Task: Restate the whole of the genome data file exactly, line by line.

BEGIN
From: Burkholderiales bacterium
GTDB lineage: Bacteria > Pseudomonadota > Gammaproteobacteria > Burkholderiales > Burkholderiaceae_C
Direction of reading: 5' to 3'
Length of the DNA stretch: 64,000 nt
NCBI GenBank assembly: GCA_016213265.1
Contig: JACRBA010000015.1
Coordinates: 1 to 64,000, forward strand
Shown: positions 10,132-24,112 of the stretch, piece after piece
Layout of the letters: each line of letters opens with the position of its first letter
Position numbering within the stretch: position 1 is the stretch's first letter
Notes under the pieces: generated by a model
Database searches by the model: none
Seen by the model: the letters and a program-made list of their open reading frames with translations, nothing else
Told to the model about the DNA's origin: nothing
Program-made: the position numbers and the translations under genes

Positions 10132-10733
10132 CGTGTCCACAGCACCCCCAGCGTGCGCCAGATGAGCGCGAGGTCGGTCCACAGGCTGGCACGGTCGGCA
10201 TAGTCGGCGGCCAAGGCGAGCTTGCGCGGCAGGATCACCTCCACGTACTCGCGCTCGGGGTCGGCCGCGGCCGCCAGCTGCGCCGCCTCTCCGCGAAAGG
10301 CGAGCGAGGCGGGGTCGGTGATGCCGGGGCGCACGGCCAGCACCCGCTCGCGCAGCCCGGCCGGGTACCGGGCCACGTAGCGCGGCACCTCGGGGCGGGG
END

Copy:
From: Burkholderiales bacterium
GTDB lineage: Bacteria > Pseudomonadota > Gammaproteobacteria > Burkholderiales > Burkholderiaceae_C
Direction of reading: 5' to 3'
Length of the DNA stretch: 64,000 nt
NCBI GenBank assembly: GCA_016213265.1
Contig: JACRBA010000015.1
Coordinates: 1 to 64,000, forward strand
Shown: positions 10,132-24,112 of the stretch, piece after piece
Layout of the letters: each line of letters opens with the position of its first letter
Position numbering within the stretch: position 1 is the stretch's first letter
Notes under the pieces: generated by a model
Database searches by the model: none
Seen by the model: the letters and a program-made list of their open reading frames with translations, nothing else
Told to the model about the DNA's origin: nothing
Program-made: the position numbers and the translations under genes

Positions 10132-10733
10132 CGTGTCCACAGCACCCCCAGCGTGCGCCAGATGAGCGCGAGGTCGGTCCACAGGCTGGCACGGTCGGCA
10201 TAGTCGGCGGCCAAGGCGAGCTTGCGCGGCAGGATCACCTCCACGTACTCGCGCTCGGGGTCGGCCGCGGCCGCCAGCTGCGCCGCCTCTCCGCGAAAGG
10301 CGAGCGAGGCGGGGTCGGTGATGCCGGGGCGCACGGCCAGCACCCGCTCGCGCAGCCCGGCCGGGTACCGGGCCACGTAGCGCGGCACCTCGGGGCGGGG